Just a few snippets from the past week, which have tickled my fancy, to see you into another long-awaited weekend.
Well, I start the week with a hangover from the clocks going back. That's the end of summer. BST is now GMT.
It find it very irritating when folk claim we'll all get an extra hour in bed when the clocks go back. Either they don't have young kids or are too old to remember what having young kids is like.
Have you ever tried to reason with a 2 year old and persuade them to go back to sleep when they wake up an hour early? Pretty it ain't. All I can say is roll on the day when the youngest of my brood is a teenager and needs 18 hours' sleep.
Britain's first "million pound towns"
Virginia Water and Cobham, in Surrey, have been named as the first towns in Britain where average house prices are more than £1m, according to data provided by the Land Registry.
Prices in Virginia Water were reported to average £1.169m for the first half of 2015, so Sir Cliff Richard and Sir Bruce Forsyth have made nice little returns on their investments.
The local Wentworth golf course was in the news recently as they had hiked the joining fees up to an eye watering £125,000. What strikes me is why anybody would want to pay £125,000 to play a sport as dull as golf.
And I would rather pay £1.169m to not live near Sir Bruce Forsyth. Knighted for his Queen Mother-esque tenacity, no doubt, he spent so much time on the telly that it was like actually having him in your living room.
If only I had £1.169m in the first place. This time next year, Rodders...
Getting to the bottom of cancer
So the World Health Organisation has announced that processed meats cause cancer. Its report said that 50g of processed meat a day increased the chance of developing colorectal cancer by 18%. One assumes that this is in relation to not eating any processed meat at all.
I can't say I'm one for weighing my meat, but 50g equates to about 2 slices of bacon or a sausage. I have to say I love sausage and bacon - they're the major components of our traditional breakfast - but I can't imagine eating 50g of it every day. OK, maybe I can, but its not something I will do because I like to vary my diet like the good little boy I am.
However, if somebody chooses to cram their body with sausage and bacon it's probably going to be a heart attack or cancer that gets them. Ultimately, it's their choice - until the government levies a tax on processed meats, that is...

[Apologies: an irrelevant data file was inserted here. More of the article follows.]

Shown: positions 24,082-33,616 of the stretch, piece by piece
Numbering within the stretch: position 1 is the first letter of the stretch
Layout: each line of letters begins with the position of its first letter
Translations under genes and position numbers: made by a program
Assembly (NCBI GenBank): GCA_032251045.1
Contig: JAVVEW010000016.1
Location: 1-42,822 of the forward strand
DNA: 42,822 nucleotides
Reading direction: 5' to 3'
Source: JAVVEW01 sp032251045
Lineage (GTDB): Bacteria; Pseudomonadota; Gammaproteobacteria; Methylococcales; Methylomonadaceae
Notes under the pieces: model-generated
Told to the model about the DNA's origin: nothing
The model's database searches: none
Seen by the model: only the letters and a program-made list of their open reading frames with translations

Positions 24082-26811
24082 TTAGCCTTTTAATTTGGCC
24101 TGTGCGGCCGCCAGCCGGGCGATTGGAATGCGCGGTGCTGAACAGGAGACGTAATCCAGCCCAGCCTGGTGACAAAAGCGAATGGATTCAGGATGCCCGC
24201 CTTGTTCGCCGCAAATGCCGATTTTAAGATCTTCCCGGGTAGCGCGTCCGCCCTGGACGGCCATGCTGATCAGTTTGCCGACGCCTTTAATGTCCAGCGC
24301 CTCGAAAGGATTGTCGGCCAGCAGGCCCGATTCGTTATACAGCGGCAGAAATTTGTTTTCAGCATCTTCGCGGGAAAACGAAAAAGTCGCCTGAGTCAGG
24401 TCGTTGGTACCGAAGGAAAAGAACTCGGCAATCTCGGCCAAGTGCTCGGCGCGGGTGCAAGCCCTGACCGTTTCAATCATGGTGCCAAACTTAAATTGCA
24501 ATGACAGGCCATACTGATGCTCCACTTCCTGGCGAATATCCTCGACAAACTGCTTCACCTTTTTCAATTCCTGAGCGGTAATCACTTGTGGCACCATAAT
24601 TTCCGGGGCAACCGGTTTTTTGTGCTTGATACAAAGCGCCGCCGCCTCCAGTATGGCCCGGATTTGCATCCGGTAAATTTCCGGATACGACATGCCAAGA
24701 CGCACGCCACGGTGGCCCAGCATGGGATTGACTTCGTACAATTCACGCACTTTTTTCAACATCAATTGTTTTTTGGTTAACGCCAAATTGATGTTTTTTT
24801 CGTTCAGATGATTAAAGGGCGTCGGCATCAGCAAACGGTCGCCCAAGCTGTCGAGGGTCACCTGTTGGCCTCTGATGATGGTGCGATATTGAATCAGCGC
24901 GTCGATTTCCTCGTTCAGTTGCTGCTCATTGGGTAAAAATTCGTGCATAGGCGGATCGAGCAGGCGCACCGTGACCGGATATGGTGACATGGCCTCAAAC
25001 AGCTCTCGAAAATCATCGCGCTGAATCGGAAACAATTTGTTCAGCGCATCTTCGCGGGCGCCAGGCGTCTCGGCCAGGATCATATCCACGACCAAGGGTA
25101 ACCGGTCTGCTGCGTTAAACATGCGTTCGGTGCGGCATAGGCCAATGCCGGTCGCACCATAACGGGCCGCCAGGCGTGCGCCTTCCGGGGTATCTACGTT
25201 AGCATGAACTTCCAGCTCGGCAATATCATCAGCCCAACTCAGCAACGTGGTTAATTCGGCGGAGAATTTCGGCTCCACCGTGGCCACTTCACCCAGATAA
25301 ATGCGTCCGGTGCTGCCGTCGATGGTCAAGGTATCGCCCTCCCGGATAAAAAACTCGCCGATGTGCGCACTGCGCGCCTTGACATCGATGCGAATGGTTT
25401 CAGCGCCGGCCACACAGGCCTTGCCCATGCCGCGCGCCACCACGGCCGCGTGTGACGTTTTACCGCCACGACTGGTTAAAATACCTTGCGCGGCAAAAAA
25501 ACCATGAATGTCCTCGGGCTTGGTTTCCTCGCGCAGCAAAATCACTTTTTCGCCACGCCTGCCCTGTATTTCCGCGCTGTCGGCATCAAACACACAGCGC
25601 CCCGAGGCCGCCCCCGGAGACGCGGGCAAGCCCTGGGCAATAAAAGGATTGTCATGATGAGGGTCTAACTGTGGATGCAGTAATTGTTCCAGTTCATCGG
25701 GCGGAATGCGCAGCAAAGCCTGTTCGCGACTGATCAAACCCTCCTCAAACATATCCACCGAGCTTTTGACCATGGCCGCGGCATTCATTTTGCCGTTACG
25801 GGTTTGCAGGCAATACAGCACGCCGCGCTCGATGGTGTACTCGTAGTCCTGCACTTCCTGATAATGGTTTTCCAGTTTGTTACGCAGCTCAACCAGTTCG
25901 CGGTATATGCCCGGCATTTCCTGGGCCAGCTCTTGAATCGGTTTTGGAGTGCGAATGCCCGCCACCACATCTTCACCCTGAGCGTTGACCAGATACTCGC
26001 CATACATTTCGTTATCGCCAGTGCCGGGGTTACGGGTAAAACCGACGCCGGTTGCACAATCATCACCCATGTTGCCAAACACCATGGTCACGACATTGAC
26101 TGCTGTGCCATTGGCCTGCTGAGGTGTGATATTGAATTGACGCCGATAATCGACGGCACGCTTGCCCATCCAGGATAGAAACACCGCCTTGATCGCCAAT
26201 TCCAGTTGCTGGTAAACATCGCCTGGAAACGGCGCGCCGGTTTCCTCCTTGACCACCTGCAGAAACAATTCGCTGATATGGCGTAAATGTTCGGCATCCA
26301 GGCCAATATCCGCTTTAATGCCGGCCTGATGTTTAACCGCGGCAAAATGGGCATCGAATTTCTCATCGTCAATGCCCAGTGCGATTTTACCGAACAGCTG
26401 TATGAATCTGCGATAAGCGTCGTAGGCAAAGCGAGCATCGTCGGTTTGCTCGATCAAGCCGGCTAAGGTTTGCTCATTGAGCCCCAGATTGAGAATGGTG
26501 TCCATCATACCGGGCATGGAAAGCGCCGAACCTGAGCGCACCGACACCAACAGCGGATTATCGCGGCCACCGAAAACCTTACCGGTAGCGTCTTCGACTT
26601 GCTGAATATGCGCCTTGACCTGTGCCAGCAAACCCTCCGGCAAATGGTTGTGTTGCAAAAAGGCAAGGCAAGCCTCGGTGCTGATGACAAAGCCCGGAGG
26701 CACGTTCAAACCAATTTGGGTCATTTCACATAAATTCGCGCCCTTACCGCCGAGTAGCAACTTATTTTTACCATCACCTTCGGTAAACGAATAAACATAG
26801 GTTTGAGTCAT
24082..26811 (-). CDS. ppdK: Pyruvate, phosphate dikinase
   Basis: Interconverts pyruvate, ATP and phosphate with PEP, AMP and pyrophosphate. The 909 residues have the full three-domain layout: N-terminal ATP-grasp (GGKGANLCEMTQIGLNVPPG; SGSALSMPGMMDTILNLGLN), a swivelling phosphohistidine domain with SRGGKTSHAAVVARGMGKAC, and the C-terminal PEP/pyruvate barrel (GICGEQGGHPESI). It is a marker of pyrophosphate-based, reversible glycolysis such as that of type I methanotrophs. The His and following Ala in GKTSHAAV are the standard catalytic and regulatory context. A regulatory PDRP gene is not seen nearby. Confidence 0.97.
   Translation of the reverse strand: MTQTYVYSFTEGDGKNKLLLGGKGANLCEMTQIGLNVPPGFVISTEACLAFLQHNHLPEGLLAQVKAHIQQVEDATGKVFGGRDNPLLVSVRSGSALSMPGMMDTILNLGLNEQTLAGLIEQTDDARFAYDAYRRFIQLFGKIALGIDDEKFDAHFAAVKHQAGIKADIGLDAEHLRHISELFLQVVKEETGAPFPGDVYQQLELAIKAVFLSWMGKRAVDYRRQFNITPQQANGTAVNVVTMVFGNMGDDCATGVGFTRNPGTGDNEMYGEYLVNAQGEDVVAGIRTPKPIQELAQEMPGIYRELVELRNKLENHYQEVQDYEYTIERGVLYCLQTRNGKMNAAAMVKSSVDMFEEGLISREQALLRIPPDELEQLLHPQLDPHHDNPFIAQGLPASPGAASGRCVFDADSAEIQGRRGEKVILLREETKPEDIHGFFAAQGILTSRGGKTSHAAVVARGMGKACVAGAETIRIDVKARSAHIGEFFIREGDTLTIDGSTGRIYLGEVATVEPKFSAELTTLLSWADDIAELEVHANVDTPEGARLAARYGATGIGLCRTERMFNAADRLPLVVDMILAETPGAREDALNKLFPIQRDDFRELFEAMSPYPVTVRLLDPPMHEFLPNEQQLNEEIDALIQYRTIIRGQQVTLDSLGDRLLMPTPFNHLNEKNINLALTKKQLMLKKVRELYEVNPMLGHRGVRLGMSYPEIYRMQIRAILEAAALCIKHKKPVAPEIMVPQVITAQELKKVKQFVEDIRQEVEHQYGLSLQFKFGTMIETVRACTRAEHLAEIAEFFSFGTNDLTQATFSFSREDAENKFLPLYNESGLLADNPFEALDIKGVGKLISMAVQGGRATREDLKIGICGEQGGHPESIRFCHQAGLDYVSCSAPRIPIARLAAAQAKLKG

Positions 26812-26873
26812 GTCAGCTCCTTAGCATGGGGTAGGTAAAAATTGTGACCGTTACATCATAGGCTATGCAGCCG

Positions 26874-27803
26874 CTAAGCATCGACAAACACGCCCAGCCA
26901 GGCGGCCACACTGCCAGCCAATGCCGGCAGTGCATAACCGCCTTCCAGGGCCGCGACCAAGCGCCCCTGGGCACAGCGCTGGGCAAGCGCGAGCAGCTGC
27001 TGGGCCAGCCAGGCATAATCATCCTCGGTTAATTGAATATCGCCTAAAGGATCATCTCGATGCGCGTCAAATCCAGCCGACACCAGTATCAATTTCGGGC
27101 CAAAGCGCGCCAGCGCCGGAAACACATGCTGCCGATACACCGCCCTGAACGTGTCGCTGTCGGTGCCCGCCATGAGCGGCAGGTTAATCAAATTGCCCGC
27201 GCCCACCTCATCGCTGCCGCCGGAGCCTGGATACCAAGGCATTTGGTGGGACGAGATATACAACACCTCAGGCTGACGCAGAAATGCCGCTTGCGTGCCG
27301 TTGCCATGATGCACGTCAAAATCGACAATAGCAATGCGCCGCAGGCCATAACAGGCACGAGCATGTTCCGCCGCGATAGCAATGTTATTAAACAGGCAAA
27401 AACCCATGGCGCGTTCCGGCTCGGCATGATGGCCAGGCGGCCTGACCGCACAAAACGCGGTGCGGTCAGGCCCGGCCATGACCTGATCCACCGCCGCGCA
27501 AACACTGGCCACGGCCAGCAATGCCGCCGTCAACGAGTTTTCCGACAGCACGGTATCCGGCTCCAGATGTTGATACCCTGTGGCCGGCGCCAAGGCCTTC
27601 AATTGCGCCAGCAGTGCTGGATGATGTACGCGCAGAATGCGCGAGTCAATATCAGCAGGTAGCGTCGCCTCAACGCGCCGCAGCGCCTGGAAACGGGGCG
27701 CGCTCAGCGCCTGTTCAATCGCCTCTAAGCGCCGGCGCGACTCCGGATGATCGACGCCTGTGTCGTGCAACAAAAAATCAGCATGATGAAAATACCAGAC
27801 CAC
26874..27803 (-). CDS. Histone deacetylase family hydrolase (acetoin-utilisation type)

Cameron's blind equality initiative
A speech form Prime Minster David Cameron cited research (from the CIPD) showing that people with white-sounding names are nearly twice as likely to get job call-backs than people with ethnic-sounding names - maybe this is why so many organisations are reporting such difficulty in sourcing the right people for the jobs? If you ignore a large tranche of the population available to you then you only have yourself to blame, surely?
Anyway, following the PM's announcement, a number of private and public-sector employers have signed up to recruit graduates on a name-blind basis, which can only be a good thing and should be applauded.
However, is it really going to work in practice? Can you really conduct the interview process and completely eliminate any potential for bias? I get that leaving the name off the CV will force the employer to select candidates for interview purely on merit, but how does one fulfil the rest of the process in the same spirit? You have to meet that employee and talk to them at some point - and that just might give the recruiter a clue to their ethnicity.
Nice try, Dave, but it seems to be just more hot air.
Sex or tea?
Let's end the note on a note that manages to be both serious and comical. Thames Valley Police have released an animated video about consensual sex and have used the analogy of the good old British pastime of drinking a cup of tea. The video makes the concept very simple to understand but its true beauty is that it is a funny video. Intentional or otherwise, it works.
Have a great weekend everybody and happy Hallowe'en.